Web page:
Nationwide, public schools identified 1.5 million children experiencing homelessness in the 2017-2018 school year, an increase of 11% from the previous school year, according to a report released in January by the National Center for Homeless Education (NCHE).
A small portion of those students are living in unsheltered situations, such as cars, parks, streets or bus stations, a segment that more than doubled from the previous school year. Homeless students in emergency shelters or transitional housing decreased by 2% while those staying in motels went up by 17%. Students living with others for short-term stays — such as crashing on the couches of friends after eviction — increased by 9% that year.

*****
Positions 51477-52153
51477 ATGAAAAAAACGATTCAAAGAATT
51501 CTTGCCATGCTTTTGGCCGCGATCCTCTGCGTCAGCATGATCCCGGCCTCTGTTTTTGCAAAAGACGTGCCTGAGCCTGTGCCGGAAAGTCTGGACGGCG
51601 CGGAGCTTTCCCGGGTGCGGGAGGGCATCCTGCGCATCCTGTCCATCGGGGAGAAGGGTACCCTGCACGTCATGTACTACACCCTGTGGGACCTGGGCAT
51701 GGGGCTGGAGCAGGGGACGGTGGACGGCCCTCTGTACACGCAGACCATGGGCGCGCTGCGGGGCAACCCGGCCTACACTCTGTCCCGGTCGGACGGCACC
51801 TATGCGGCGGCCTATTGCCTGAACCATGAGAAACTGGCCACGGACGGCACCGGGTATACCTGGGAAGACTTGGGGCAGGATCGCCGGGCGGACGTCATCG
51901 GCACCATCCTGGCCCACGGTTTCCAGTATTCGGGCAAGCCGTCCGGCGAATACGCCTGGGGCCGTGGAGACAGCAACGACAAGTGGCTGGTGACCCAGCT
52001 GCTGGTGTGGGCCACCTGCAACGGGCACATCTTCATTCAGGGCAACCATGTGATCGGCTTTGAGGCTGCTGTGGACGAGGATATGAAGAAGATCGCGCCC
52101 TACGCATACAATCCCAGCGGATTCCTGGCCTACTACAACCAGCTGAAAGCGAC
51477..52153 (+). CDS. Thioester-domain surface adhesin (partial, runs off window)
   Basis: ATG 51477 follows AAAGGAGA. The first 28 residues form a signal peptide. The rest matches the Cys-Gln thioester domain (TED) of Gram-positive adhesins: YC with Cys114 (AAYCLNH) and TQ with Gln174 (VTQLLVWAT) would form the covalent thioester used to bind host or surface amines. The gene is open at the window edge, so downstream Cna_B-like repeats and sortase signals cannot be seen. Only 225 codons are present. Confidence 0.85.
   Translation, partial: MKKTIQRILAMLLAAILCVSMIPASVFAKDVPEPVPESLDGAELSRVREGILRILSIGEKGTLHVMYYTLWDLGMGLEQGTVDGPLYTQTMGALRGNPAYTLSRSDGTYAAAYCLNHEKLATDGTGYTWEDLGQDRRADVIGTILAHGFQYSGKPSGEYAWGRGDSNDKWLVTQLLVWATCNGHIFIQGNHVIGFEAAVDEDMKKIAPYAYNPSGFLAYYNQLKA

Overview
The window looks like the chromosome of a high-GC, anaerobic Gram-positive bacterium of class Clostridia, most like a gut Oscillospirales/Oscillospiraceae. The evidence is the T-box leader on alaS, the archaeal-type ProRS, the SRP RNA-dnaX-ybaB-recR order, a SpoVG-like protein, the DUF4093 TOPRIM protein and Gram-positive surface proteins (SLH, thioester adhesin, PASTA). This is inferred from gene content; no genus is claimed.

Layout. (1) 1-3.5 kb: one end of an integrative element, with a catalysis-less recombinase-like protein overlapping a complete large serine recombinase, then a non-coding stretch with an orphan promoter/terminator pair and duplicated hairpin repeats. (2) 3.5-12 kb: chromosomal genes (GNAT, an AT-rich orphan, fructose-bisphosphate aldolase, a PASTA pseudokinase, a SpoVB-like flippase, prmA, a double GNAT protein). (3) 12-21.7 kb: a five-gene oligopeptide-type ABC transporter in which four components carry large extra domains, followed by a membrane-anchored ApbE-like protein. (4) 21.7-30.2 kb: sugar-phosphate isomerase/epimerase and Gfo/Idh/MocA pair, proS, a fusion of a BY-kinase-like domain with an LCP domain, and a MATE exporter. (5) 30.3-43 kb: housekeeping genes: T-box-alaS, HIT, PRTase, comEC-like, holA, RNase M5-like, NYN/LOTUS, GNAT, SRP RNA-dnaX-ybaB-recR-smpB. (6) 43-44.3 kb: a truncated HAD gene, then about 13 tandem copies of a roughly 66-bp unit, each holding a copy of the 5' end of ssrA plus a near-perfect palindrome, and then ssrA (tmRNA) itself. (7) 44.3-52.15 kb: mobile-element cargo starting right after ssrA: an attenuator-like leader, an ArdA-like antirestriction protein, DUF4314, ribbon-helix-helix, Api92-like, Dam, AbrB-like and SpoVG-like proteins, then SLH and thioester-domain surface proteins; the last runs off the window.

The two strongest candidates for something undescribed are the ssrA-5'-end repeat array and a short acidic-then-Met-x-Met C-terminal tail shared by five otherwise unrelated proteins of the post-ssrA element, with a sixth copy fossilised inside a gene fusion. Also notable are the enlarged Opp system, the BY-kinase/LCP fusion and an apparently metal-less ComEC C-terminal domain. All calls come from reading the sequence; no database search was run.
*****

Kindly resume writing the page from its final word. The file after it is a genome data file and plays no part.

Yet a November 2019 audit in California found the Golden State’s schools undercounted their homeless students by at least 37% during the 2017-2018 school year.
A recent UCLA study found that more than 200,000 students — 3.3% of the state’s student population — are experiencing homelessness. Santa Barbara ranks highest, with 12% of its students reporting living conditions that qualify as homeless under the McKinney-Vento Act.
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